Yesterday, while I was buried with other projects, I noticed that Obama's remarks about gasoline prices had some bloggers up in arms. Whatever else I might think about Obama, his is right that there is very little that the White House can do to reduce gasoline prices short term. I'd go a bit further and suggest that the White House really doesn't have that much pull in the medium to long term either, as long as the US continues to consume oil products in ridiculous quantities. As long as we have to import our primary sources for fuel, we will be paying whatever prices our importers wish to charge. If the more pessimistic of the peak oil folks are correct, even our importers may not have much influence on pricing. The bottom line is that we're going to have to get used to $3.50-$4.00 per gallon gasoline for the foreseeable future. The White House can suggest investing in public transport and improving our railways - which would seem reasonable enough - but those suggestions will likely go nowhere with the current Congressional makeup. As long as we have enough politicians who find it more beneficial to cozy up to Big Oil than to work towards a functioning post-oil infrastructure, we should expect to be saddled with an increasingly dysfunctional status quo.
So what to do in the short term? We don't have an infrastructure in place for adequate public transportation in most parts of the US. Some major northeastern and midwestern metropolitan areas may be exceptional - for the rest of us, we live with an infrastructure that was built on the assumption that we could keep on enjoying happy motoring forever. About the only things we can do are to look for ways to cut back on fuel consumption. That means cutting out unnecessary trips, driving more moderately (if you pretend the roadways are NASCAR tracks, you'll burn up much more gas than if you observe speed limits), and purchase vehicles that have excellent fuel economy. Our household is in the process of replacing our two vehicles. We just replaced our old minivan, which at the ripe old age of 13, was ready to go. There's not much that can be done about fuel economy for most minivans other than to looks for something that gets as close to 15-20 MPG city as possible. That's not quite gas guzzler territory, but it's not great either. But, as long as we have dependent children, we'll be using something along those lines for now. I'm pretty happy under the circumstances with our new van. It'll do its job, and if we drive conservatively, we should be able to avoid too many trips to the pump.The other vehicle is a subcompact. It's going to be 14 years old soon. Right now I get about 30 MPG with it, and it has served me much better than I could have hoped. My plan is to replace it sometime in the next year, finances permitting. Since I only use it for commutes to work and local errands, and don't have to worry about regularly transporting kids with my current ride, I have the luxury of seeking out a vehicle considerably smaller than my current subcompact. My goal is to find something that gets 40-50 MPG, which should be doable. Hybrids look really good to me right now.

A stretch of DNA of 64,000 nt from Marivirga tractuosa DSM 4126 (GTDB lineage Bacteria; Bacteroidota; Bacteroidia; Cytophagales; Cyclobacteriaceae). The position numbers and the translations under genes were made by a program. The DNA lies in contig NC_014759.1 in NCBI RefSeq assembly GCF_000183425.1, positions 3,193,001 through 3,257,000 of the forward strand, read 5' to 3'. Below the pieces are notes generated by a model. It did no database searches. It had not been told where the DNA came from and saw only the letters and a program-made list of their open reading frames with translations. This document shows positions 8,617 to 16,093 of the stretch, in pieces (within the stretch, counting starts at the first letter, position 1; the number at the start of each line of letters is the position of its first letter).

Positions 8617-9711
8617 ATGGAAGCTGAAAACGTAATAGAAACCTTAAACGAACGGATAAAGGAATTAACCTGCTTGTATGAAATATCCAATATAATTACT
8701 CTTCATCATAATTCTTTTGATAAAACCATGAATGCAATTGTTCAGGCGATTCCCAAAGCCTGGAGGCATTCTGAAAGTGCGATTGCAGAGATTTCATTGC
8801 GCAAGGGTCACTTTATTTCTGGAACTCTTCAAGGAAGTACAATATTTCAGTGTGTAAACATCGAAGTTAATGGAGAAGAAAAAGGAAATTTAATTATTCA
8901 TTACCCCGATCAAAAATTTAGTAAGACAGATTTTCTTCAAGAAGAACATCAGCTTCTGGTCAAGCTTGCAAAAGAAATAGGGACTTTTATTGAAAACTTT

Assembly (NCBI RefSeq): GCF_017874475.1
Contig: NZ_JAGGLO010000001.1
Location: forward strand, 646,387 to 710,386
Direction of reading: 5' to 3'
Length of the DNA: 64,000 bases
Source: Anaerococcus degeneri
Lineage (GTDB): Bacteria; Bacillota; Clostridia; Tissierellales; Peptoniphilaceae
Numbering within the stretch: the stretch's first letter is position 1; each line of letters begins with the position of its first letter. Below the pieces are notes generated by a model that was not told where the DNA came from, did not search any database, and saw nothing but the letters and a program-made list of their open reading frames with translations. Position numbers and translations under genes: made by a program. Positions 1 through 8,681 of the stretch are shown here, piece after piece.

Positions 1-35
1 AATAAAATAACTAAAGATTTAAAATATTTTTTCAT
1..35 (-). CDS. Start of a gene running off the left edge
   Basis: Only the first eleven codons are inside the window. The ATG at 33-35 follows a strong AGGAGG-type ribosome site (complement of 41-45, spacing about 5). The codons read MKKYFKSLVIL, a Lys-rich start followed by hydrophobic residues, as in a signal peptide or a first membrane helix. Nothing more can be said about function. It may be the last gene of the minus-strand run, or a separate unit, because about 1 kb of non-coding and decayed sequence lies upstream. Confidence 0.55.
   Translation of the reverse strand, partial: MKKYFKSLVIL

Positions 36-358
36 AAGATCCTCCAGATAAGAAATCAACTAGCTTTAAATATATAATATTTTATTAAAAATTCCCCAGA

Personally, I'd prefer to see the prices of gasoline go down, but the reality is that I have little control over that. Simply getting outraged and hanging onto the delusion that cheap gasoline is somehow our birthright will not suffice.